10 Best Adjustable-Rate Mortgage Lenders of 2023
These are among the best adjustable-rate mortgage lenders in 2023 for various borrowing circumstances, as determined by NerdWallet research.
Some or all of the mortgage lenders featured on our site are advertising partners of NerdWallet, but this does not influence our evaluations, lender star ratings or the order in which lenders are listed on the page. Our opinions are our own. Here is a list of our partners.
Now that you've decided to shop for an adjustable-rate mortgage, it's time to decide which lenders to consider. NerdWallet has reviewed leading lenders that offer adjustable-rate mortgages and classified them based on individual loan needs. These ARM lenders are among the best available. Just choose your situation and click through for more information.
Best Adjustable-Rate Mortgage Lenders
- Offers a program allowing qualifying buyers to make cash offers.
- Makes it easy to see customized mortgage rates.
- Average interest rates are on the low end compared to other lenders, according to the latest federal data.
- Doesn’t offer USDA loans.
- VA loans are not available in every state.
- Doesn't offer home equity loans.
- Displays detailed sample rates for many of its loan products.
- Offers a wide variety of loans, including jumbo and interest-only products.
- Offers low rates compared with other lenders, according to the latest federal data.
- Doesn't offer home equity loans.
- Offers government-backed loans and some harder-to-find products, such as construction loans and specialty mortgages for pilots.
- Offers low rates and fees compared with other lenders, according to the latest federal data.
- Displays customized rates, with fee estimates, without requiring contact information.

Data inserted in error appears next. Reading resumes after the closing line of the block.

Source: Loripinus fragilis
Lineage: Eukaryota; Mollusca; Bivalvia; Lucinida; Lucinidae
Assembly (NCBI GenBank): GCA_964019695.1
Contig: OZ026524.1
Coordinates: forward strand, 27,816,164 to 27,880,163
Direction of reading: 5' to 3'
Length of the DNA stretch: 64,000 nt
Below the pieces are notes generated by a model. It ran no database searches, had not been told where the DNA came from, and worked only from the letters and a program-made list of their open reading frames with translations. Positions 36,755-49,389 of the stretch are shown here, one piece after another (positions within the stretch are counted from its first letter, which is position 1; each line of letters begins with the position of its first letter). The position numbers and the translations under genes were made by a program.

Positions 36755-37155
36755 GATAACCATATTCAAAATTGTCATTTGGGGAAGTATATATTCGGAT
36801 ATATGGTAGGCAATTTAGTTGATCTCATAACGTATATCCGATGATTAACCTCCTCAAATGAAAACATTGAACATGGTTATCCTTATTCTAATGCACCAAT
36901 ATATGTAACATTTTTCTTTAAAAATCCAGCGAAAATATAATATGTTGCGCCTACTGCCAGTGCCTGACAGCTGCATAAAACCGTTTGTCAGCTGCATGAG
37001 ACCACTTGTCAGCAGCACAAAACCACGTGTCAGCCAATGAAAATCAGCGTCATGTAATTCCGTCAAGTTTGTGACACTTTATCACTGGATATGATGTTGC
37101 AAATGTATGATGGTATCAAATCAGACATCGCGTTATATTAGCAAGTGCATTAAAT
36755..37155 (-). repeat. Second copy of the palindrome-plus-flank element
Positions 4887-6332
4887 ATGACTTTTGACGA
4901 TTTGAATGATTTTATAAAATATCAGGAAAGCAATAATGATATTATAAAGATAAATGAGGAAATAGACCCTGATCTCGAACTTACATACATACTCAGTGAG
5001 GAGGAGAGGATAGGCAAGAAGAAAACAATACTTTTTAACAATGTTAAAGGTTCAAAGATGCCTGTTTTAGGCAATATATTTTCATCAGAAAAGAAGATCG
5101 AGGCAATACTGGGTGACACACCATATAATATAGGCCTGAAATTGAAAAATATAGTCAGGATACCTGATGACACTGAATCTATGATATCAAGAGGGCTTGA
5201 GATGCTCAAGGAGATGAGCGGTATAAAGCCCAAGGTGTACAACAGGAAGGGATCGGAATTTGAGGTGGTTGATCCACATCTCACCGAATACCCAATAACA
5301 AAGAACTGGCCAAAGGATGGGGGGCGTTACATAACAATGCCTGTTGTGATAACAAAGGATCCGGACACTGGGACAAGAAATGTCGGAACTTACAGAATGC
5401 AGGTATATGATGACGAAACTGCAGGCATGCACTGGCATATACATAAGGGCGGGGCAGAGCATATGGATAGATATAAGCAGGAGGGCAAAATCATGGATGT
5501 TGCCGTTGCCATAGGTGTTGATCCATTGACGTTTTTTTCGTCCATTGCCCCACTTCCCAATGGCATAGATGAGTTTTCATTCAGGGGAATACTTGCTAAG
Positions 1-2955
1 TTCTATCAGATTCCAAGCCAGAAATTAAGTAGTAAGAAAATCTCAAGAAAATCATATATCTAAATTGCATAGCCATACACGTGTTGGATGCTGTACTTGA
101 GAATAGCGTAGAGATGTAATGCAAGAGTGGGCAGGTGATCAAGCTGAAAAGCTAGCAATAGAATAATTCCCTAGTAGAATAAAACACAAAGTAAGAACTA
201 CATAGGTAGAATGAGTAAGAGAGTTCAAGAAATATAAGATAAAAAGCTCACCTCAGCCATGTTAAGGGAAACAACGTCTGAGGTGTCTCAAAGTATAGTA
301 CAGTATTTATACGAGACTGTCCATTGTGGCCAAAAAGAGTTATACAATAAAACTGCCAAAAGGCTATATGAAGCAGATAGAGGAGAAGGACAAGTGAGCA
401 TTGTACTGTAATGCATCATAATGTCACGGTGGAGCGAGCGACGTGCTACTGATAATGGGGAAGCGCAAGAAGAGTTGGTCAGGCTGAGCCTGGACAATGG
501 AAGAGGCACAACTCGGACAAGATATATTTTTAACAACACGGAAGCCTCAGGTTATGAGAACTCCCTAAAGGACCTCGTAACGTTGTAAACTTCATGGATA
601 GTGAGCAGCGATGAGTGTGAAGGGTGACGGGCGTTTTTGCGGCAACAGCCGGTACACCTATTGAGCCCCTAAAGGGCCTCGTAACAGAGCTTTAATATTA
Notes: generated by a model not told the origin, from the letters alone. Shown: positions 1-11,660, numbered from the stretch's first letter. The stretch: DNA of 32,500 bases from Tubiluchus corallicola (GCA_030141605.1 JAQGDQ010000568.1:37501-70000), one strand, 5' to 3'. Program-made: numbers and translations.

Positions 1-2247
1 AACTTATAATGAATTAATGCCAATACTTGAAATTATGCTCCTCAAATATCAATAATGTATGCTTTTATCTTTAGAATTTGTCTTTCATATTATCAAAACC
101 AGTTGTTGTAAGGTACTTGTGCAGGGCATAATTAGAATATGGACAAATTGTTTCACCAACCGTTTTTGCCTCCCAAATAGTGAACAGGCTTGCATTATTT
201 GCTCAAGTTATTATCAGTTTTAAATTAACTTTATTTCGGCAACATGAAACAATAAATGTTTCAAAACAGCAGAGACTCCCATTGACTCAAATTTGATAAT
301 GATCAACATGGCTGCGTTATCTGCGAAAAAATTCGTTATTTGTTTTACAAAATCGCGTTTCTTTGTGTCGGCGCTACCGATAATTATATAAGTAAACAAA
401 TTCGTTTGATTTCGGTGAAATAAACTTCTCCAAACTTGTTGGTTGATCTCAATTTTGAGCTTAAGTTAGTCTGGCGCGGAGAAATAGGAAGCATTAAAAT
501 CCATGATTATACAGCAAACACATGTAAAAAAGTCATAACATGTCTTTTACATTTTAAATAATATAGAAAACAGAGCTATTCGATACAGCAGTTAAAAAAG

- HELOCs and construction-to-permanent loans are available only in the Kansas City metro area.
- Posts current mortgage rates on its website.
- Offers several affordable loan options, including FHA, VA, USDA and the PNC Community Loan.
- Receives high marks for customer satisfaction, according to J.D. Power and Zillow.
- Doesn't offer renovation mortgages.
- In-person service is not available in every state.
- Offers purchase, refinance and jumbo mortgages, plus loans for second homes and home equity products.
- Provides customized rate and fee quotes without requiring contact information.
- No FHA, VA or USDA mortgages.
- Loans are available only in California.
- Offers a wide variety of purchase and refinance mortgages with an emphasis on helping underserved communities.
- Its home equity line of credit can be used for an owner-occupied or second home.
- Offers a program to enable buyers to make cash offers.
- Mortgage origination fees tend to be on the high end, according to the latest federal data.
- Offers a wide range of loan types and products, including FHA, VA and USDA.
- Borrowers can apply and track loan status online.
- Offers customized online rate quotes with monthly payment estimates, including mortgage insurance, when applicable.
- Home equity loans are geographically limited.
- Origination fees are on the high side compared with other lenders, according to the latest federal data.
- Low- or no-down-payment options with no mortgage insurance.
- Offers a home equity line of credit, or HELOC.
- Mortgages are available for non-warrantable condominiums.
- Doesn't offer government-backed mortgages, like FHA or VA loans.
- Mortgage origination fees are on the high side, according to the latest federal data.
- Offers a variety of purchase and refinance loans, including jumbo mortgages.
- Has a preferred real estate agent program that can save a borrower money on closing costs.
- Offers some flexibility on guidelines for loan qualification.
- Does not offer VA or USDA loans.
- Products available only to California residents.
- Offers a wide range of affordable mortgage products, including 0% down payment loans, designed for military members.
- Offers HELOCs and home equity loans.
- Offers low rates compared with most lenders, according to the latest federal data.
- Website does not provide customized mortgage rates based on credit score or other factors before you apply.
- Credit union membership is limited to veterans and current military members, their families, and certain federal employees, retirees and contractors.
More from NerdWallet